Trial for Solo in Carpool Lane or
Crossing Double-Yellow Lines
Carpool lane tickets are extremely common in Los Angeles, and throughout California. CHP patrol the freeways. So a traffic citation for a carpool lane violation is usually issued by a California Highway Patrol police officer. However, if you were in Torrance, for example, on the 405 freeway, then a Torrance police officer could pull you over and cite you for 21655.5 or 21655.8 of the California Vehicle Code for a carpool lane violation. Same goes for being on the 710 freeway in Long Beach, where an LAPD or Long Beach Police, or Los Angeles Port Authority Police or California Highway Patrol could cite you for any alleged California Vehicle Code section on the freeway. Despite popular belief, any California sworn police officer can cite for violations in California outside of their assigned city.
However, the ticket must be written into the court with the correct jurisdiction. It is not uncommon for a Seal Beach case, for example, to be accidentally written into Long Beach Traffic Court, formally called: Governor George Deukmejian Courthouse, in Los Angeles County; or, for example, a Long Beach Courthouse case may be cited into the West Justice Center in Westminster in Orange County. Although both Long Beach and West are both traffic courts in California, and are both a Superior Court of California, they are in different jurisdications. Traffic tickets are separated between counties.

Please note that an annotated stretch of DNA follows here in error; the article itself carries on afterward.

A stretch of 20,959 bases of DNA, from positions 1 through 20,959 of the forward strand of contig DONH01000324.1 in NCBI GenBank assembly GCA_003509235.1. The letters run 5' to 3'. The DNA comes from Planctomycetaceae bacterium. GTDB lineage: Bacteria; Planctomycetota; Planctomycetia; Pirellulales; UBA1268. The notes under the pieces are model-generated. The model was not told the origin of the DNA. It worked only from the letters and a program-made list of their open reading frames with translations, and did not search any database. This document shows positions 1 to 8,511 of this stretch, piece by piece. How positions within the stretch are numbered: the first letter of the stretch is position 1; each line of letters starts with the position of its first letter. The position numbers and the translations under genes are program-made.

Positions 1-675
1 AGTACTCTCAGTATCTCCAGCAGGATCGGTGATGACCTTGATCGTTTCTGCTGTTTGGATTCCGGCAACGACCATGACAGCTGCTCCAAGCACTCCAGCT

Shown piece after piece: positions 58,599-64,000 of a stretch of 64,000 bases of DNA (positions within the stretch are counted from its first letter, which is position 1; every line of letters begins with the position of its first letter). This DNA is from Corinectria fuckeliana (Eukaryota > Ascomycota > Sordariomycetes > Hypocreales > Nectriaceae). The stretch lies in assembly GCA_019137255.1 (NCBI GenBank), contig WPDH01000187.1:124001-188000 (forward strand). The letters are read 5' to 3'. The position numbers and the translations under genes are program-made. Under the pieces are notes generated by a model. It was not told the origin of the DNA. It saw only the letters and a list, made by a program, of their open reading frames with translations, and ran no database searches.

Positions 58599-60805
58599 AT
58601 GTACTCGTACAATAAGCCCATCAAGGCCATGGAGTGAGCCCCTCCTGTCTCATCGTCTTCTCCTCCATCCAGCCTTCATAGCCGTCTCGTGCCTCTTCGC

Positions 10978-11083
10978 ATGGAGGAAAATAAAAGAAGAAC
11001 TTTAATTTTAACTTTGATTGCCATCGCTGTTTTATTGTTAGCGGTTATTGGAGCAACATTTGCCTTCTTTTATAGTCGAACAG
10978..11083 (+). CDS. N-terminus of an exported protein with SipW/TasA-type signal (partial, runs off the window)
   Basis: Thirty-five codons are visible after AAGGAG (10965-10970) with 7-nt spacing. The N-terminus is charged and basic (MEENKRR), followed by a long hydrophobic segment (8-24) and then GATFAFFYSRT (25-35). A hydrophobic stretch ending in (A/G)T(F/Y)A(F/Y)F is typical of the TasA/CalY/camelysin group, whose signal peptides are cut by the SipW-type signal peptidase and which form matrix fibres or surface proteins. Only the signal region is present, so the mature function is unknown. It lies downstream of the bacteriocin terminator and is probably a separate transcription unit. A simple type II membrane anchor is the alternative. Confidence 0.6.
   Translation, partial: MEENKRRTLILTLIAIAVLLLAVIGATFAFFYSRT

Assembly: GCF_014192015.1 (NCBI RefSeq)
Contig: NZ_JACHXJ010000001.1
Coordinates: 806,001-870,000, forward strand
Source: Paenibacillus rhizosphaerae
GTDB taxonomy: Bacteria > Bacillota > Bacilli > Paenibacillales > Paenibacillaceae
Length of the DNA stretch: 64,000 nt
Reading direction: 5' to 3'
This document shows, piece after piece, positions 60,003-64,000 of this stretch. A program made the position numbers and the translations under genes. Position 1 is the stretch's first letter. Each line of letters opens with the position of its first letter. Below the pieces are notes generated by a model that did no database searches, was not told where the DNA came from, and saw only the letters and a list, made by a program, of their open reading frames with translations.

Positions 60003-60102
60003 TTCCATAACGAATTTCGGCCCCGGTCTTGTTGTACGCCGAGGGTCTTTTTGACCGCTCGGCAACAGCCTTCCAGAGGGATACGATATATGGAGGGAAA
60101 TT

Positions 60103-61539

Some courts have more freeway tickets than other courts. In particular, Compton Courthouse has a lot of tickets written on the busy 91 freeway and 110 freeway. Whereas, other courts rarely have carpool tickets, like Torrance Traffic Court, where most tickets are local roads or highways.
Either way, you are better off fighting your ticket with an attorney, to help you present the facts and argue your case. There are many issues to consider beyond the freeway, like constitutional issues such as speedy trial rights.
There are two common carpool violations that you might see on your ticket. It could be for being solo in the carpool lane and it could also be for crossing double yellow lines out of carpool lane. It is common for officers to cite people for both, or one or the other. Both charges are $100 base fines, plus penalty assessments, totaling about $490 each. However, only crossing the double yellows is subject to one negligent operator point, i.e., a DMV point.
There are several potential issues most clients have, some in their favor and some not. The court cannot consider whether you intended to violate the law, only whether a violation occurred. Nevertheless, the court may dismiss a case if the signage and markings were confusing or unclear to the reasonable person in the general situation. There are other ways the case could get dismissed, such as if the prosecution does not establish all of the parts of the law that need to be presented.
At trial, the police officer will testify first. His perspective of what happened, will be different than yours. Then, you can question him. Then, you can testify or not as to what happened. Finally, you can argue your case.
With an attorney, you will better know what issues to focus on, what to argue, and how to prepare you case. For example, in the past when I have won carpool trials, one way was to have video of the carpool lane where the alleged violation occurred. This showed the court that the lane was not properly marked—case dismissed. (Obvious Disclaimer: You should not drive and video, it is dangerous. Maybe driver the route while a passenger is videoing the route.)
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